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What is digestion
To break something big into something small
What is the first function in digestion
prehension
what is the number 1 most important thing americans don't do when digesting
chew their food
what is in saliva that breaks down food
alpha amaylse
What does alpha amalyse break down?
Carbohydrates
What kind of movement in the esophagus do you use to move food down the tube
peristalic motion
Which cells are found within the stomach
principle cells/ parietal cells/ mucus secreting cells
what is the purpose of the mucous in the stomach?
creates a protective lining in the stomach from the pepsin
Pepsinogen and hydrocloric acid combine to form what?
pepsin
What breaks down lipids or fat
bile and pancreatic juice
where does fat digestion occur
the beginning of the small intestines
What is the "special gate keeper" that does from the stomach to the small intestines?
pylora
Which enzyme dumps into the small intestines to break down the food the rest of the way?
Pancreatic juice
where is bile made
liver
what is the name for the initial breakdown of lipids?
emulsification
what is the most powerful digestive enzyme in the entire body?
pancreatic juice
what does pancreatic juice do
it finishes the digestion of lipids, carbs, and proteins
what is food called

  • When in the mouth/ esophagus

  • stomach

  • small intestines


  • bolus

  • ingesta

  • chyme

Where do we send the nutrient from the small intestines
the blood absorbs the nutrients and sends it through the hepatic portal system where it filters the nutrients
where do nutrients go once modified
into the second capillary bed and distributed to the body in a usable form
What is the main function of the large intestine
absorption of fluids
what occurs in the large intestines when you have diarrhea
you mess up the motility of the intestines so it can't squeeze the material correctly and absorb fluids as it is intended to
how much urine would a person who is getting an adequate amount of fluids produce?
1.44 liters
how many 8 oz glasses of water should you drink a day?
64 oz (8 glasses)
name the 4 layers of the gut wall

  • mucous layer

  • submucosa layer

  • tunica muscularis layer

what is the layer of the gut wall that directly touches the food? Where is it in proximity to the other layers?

  • mucous layer

  • it is the deepest layer of the gut wall

are the layers and textures all the same throughout the digestive system?
NO! the layers are all the same but the texture differs
What are the basic parts of the mucous layer

  • epithelial lining of the mucosa,

  • lamina propria,

  • muscular mucosa

What is epithelial lining of the mucosa?
the layer of the mucosa that is directly in contact with food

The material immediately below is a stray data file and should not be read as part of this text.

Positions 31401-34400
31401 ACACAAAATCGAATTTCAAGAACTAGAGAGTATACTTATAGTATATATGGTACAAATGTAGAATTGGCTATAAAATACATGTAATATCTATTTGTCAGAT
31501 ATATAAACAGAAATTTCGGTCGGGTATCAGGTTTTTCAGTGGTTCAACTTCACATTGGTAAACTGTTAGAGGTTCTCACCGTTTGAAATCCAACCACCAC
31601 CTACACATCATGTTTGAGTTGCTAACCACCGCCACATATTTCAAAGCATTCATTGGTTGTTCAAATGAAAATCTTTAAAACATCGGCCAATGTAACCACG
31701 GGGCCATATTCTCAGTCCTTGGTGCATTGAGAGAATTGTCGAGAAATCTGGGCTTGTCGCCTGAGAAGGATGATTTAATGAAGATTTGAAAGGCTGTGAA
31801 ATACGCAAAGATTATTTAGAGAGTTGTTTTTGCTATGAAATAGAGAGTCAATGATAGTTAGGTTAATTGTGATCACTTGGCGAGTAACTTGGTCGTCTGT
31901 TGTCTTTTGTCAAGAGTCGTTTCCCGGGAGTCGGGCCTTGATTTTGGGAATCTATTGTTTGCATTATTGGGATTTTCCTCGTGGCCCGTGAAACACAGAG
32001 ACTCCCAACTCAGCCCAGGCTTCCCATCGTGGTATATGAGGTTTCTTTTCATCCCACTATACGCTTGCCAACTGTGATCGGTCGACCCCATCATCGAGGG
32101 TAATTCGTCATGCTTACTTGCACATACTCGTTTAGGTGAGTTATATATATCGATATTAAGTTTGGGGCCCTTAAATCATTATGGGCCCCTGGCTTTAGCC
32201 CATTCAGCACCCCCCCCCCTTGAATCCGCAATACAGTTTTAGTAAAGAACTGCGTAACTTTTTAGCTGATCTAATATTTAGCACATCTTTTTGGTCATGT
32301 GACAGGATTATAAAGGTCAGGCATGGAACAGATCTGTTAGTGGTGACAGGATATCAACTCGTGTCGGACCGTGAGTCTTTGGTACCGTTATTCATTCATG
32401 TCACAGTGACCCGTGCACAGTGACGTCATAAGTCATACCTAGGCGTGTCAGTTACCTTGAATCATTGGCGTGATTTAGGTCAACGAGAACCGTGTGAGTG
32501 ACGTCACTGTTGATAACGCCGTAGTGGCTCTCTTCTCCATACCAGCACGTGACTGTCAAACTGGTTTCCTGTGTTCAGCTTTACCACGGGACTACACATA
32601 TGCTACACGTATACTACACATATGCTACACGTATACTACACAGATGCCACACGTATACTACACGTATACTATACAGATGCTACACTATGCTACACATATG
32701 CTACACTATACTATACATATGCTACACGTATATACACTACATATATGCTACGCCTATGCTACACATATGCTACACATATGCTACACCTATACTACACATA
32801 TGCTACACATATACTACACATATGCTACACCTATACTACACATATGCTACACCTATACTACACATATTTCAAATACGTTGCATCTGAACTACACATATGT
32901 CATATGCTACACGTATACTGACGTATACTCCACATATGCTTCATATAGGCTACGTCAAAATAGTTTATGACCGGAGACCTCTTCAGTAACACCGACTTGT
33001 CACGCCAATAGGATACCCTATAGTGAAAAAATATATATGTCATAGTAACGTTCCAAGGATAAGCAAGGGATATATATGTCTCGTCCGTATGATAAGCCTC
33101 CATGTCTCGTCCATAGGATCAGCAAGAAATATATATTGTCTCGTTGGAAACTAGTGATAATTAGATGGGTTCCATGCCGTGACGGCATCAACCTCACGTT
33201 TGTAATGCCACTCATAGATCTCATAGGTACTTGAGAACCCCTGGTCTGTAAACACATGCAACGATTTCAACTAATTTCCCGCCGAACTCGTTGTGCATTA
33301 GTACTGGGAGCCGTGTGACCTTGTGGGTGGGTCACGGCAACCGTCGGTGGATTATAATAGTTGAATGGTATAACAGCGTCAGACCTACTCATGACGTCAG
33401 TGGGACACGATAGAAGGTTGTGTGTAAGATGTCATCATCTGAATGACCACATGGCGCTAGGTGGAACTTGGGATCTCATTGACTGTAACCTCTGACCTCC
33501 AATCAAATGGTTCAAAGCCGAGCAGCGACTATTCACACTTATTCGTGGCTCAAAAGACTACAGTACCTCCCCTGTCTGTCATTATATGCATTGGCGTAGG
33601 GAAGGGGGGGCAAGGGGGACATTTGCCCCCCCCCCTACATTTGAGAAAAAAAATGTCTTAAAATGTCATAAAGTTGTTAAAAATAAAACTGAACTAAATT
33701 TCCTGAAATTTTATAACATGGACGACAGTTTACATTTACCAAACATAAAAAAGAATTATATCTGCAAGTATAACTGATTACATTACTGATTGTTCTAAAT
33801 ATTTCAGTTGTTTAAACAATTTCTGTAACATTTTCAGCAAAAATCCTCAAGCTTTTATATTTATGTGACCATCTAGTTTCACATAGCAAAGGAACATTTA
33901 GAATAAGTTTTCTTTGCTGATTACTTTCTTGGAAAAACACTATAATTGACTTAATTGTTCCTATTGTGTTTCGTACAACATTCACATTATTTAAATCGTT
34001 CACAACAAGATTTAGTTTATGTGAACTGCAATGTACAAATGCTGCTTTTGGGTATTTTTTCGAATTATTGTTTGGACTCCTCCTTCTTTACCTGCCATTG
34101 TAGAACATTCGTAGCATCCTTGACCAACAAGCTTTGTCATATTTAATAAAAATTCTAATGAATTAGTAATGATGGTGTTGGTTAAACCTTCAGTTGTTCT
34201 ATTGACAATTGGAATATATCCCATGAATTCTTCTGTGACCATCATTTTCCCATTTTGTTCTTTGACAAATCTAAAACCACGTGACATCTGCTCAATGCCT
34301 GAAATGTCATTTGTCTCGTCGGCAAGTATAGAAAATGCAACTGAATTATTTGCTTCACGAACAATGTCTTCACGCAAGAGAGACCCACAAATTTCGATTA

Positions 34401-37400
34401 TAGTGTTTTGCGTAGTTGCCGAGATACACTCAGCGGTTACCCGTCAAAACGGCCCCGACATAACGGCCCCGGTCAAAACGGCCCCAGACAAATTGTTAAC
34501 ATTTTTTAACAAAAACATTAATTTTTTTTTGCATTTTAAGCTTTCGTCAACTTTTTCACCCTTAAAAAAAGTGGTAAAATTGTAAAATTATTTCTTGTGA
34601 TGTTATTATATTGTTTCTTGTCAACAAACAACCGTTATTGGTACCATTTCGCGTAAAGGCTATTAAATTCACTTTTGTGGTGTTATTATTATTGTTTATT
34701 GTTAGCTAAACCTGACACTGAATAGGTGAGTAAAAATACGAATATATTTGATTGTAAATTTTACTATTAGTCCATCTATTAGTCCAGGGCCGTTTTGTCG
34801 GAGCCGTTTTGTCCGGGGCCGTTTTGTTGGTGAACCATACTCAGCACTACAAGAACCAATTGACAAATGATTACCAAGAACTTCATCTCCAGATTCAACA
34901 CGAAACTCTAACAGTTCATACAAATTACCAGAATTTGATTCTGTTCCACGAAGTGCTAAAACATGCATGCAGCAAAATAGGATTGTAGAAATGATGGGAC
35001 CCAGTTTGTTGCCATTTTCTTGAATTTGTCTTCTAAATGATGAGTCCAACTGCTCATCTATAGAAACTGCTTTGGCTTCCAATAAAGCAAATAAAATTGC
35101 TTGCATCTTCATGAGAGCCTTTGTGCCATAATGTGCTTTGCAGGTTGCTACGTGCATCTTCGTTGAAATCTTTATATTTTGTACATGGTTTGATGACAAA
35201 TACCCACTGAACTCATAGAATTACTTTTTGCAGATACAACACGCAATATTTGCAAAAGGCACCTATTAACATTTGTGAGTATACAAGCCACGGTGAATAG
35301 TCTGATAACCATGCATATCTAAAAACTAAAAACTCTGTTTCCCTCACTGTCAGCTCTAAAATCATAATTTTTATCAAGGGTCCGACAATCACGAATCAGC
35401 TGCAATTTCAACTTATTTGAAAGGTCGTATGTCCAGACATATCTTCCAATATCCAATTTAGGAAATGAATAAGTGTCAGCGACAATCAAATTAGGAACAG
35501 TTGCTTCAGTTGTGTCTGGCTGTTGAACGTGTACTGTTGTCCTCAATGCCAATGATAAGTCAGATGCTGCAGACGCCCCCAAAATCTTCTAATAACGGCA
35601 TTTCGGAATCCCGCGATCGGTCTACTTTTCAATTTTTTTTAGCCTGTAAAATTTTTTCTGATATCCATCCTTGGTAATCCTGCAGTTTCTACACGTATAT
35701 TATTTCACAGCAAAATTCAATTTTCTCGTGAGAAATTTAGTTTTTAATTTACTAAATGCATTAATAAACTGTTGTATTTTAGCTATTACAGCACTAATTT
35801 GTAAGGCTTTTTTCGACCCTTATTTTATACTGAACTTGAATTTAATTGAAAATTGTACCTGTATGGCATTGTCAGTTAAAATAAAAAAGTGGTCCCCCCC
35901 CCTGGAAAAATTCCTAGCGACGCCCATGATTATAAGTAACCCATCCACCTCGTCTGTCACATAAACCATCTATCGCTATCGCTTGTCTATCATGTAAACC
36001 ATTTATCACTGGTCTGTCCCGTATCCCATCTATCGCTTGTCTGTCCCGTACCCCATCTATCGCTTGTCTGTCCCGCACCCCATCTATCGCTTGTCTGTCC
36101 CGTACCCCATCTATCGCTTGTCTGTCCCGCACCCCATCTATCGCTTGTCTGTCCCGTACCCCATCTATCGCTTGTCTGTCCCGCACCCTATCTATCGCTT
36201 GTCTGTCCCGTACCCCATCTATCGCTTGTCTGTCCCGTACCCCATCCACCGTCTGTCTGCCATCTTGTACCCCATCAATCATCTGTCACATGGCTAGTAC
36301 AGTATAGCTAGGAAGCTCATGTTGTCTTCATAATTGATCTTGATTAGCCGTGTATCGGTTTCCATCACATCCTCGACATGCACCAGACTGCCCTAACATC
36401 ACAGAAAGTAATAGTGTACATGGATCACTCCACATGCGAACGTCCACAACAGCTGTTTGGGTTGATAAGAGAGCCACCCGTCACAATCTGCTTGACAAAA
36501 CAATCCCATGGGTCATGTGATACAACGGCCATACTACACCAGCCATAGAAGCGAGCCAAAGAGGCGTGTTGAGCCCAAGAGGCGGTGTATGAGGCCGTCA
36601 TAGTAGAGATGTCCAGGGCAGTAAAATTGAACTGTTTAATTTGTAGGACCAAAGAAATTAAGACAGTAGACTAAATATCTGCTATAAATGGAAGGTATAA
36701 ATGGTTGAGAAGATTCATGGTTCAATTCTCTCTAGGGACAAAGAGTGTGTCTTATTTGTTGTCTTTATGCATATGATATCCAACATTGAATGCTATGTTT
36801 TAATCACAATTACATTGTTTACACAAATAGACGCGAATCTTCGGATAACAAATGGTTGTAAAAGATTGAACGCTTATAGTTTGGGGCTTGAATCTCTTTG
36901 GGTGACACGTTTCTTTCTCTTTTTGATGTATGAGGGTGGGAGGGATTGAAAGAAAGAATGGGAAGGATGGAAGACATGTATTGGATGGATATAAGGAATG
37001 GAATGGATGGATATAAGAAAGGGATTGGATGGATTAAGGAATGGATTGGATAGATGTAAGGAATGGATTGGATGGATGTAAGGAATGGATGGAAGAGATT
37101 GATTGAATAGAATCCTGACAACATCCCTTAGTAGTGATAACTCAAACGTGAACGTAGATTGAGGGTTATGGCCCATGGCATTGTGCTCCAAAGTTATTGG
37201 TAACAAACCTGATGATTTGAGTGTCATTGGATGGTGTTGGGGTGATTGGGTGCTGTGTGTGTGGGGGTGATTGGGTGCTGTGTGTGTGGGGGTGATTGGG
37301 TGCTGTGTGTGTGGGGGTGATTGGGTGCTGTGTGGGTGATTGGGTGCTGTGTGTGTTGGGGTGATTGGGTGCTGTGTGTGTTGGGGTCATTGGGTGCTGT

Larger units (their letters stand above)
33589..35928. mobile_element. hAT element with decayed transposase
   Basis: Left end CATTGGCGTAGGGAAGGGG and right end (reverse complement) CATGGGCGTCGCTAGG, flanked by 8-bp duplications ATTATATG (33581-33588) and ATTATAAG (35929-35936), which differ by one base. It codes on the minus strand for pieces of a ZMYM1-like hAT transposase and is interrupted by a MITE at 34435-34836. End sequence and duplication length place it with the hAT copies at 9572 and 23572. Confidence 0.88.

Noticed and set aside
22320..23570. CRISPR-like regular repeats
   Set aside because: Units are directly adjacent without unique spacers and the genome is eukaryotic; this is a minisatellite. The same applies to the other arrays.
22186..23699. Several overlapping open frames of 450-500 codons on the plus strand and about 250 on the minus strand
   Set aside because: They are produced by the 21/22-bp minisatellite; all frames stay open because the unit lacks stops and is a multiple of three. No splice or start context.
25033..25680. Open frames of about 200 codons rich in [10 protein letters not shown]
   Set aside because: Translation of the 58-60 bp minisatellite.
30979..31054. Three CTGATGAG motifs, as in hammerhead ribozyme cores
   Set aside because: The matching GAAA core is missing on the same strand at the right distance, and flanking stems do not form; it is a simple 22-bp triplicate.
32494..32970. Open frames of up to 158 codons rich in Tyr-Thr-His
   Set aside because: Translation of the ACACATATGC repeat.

What is the muscular mucosa?
The superficial most layer of the mucous layer, with smooth muscle tissue.
It creates wrinkles within the tube
Which layer of the gut wall is superficial to the mucosa?
Submucosa
What are some features of the submucosa?

  • Large vessels

  • fat

  • Nerves

What is the main purpose of the submucosa
to support the mucosa layer and the tunica muscularis
What are the two muscle layers of the tunica muscularis?

  • circular muscles

  • longitudinal muscle layer

How many layers does the digestive tract have EVERYWHERE?
2
Which part of the digestive tract has an additional layer of muscle? And what is it called?

  • The stomach

  • it's called the oblique layer

When and only when can the food from the stomach be passed on?
Once the food is mixed to an even consistency
What happens once the food in your stomach is mixed to an even consistency?
your brain is then triggered to open the pyloric sphinchter muscle
What is the outer most layer of the gut wall called if the organ is touching a serous membrane?
Viseral peritoneum
What is the outer most layer of the gut wall called if the organ is NOT touching a serous membrane?
Where is there no serous membrane?
in the mediastinum
What is different about the esophagus in the mediastinum?
There is no serous membrane
hat does retro-peritoneum mean?
it means it is behind the peritoneum
When having a surgery what are you always running the risk for?
Peritonitis- which is an infection of the serous membrane
What is the double fold mucous membrane under your tongue?
The labrial frenulum
Which structure is at the base of the frenulum?
A caruncle structure with two holes to allow saliva into the oral cavity proper
What is the oral cavity proper?
the oral space around your tongue
What is the oral vestibule?
the area in your mouth between your cheeks/ gums/ teeth
What is the parotid gland? And where is it located?

  • Salivary gland

  • it dumps into the oral vestibule

What is the gland that gives rise to the oral cavity proper?

  • submandibular/ sublingual gland

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